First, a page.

A veterans organization has called for a congressional hearing on certain activities at the Department of Veterans Affairs, alleging that the government entity is violating religious freedom.
The Louisiana-based group Military-Veterans Advocacy, Inc. sent a letter last week to Congressman Jeff Miller (R-Fla.), who chairs the Committee on Veterans Affairs.
Written by retired Navy Commander and Executive Director of Military-Veterans Advocacy J. B. Wells, the letter says that "the curtailment of religious freedom is widespread within the Department."
"Under the current administration, both VA Chaplains and patients are being prevented from exercising their rights to religious expression," wrote Wells.
In an interview with The Christian Post, Wells explained that the letter was prompted by a recent incident regarding the VA's alleged censorship of Christmas items destined for wounded veterans.
"Congressman Miller noted the fact that the VA turned away Christmas cards, presents and carols meant to provide a nice Christmas for hospitalized veterans," said Wells.
"We wrote the letter to provide support and also to suggest hearings on the situation. My goal is to see similar provisions enacted for veterans and VA employees as were included in the 2014 National Defense Authorization Act."
Wells also told CP that while he has not received a response from Congressman Miller regarding his correspondence he "did not expect to."
"Still pretty early. I have been in touch with his staff, however, and they had no problem with our releasing the letter to the media," said Wells.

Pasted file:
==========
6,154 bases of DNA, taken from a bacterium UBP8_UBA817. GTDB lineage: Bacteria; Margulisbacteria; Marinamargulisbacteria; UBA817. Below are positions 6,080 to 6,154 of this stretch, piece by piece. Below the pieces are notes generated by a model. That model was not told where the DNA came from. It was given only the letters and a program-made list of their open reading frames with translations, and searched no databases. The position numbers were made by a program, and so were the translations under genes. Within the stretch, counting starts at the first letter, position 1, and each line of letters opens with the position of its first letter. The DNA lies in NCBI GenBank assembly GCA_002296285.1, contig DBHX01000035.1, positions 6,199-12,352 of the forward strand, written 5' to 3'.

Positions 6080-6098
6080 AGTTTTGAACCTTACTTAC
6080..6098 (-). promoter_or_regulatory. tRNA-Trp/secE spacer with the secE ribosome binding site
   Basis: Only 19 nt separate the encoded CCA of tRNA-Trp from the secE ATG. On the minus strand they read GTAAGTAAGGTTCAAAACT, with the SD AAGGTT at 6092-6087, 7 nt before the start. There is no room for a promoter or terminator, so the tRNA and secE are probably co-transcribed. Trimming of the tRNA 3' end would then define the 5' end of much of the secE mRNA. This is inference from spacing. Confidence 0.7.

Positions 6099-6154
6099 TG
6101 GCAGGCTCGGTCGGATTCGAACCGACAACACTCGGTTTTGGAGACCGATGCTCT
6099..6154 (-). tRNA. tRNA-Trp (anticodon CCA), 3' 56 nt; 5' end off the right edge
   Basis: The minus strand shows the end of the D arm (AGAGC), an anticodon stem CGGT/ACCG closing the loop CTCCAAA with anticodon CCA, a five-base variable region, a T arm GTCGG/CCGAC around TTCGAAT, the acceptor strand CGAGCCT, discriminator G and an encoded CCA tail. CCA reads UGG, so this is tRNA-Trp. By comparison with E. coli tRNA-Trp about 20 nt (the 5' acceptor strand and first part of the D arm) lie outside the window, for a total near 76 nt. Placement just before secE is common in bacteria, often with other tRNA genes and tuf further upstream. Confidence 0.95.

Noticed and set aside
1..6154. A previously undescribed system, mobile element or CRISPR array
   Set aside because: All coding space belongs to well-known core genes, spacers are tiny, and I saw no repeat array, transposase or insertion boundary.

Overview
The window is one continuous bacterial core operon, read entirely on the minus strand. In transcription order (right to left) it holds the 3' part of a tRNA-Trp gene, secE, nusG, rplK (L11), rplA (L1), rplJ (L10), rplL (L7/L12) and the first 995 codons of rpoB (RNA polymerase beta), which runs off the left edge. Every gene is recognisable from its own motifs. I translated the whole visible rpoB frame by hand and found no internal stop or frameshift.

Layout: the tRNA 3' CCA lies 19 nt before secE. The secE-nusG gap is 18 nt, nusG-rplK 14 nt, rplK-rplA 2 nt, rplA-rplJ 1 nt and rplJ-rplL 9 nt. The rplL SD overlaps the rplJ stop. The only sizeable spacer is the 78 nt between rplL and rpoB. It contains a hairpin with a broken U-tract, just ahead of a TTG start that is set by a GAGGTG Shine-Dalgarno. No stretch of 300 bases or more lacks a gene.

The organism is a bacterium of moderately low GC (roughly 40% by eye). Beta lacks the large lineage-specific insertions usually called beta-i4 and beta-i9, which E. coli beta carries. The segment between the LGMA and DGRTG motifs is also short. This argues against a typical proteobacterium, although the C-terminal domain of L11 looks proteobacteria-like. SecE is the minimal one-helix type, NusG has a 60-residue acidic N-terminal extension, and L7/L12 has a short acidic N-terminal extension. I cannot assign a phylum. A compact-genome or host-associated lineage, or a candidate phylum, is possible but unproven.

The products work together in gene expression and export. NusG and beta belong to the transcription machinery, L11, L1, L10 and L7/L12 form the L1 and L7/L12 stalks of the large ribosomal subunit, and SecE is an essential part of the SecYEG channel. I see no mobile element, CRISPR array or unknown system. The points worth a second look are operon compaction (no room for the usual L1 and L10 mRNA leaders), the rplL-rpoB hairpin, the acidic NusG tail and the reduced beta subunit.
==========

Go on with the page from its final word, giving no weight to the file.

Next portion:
The Christmas cards incident that Wells referenced may have derived from an opinion column by Fox News writer Todd Starnes. In the piece, published last month, Starnes claimed that the VA rejected several Christmas cards written by school children meant for hospitalized veterans because they reportedly violated VA policy.
Alan Noble, Baylor University professor and founder of the popular blog "Christ and Pop Culture," has disputed the validity of the Starnes piece, arguing that Starnes misquoted the VA's official policy on religiously specific cards.
Wells considered the VA to have a "terrible" record on religious liberty issues, which has prompted his organization to sue them over their recent action against two chaplains.
"We are currently suing the Secretary [of Veteran's Affairs] because two chaplains were forced out of a Clinical Pastoral Education program for praying in Jesus' name and quoting scripture," said Wells to CP.
"The VA policy on proselytizing is very restrictive and barred evangelization and frankly any type of outreach ministry."
While Military Advocacy is arguing that the VA is restricting religious freedom, others dispute their claims of repression.
Jason Torpy, president of the Military Association of Atheists & Freethinkers, told The Christian Post that the Wells letter "uses a victimhood tactic to acquire the special privilege for Christian government officials."
"Despite the implication of the letter, chaplains can pray all they like on their own time or even in official sermons," said Torpy.
"They are rightfully sanctioned when they persistently abuse their authority for a personal religious agenda."
Torpy added that it was "important for the majority of Christians to speak out against the exploitative evangelism some Christians advocate."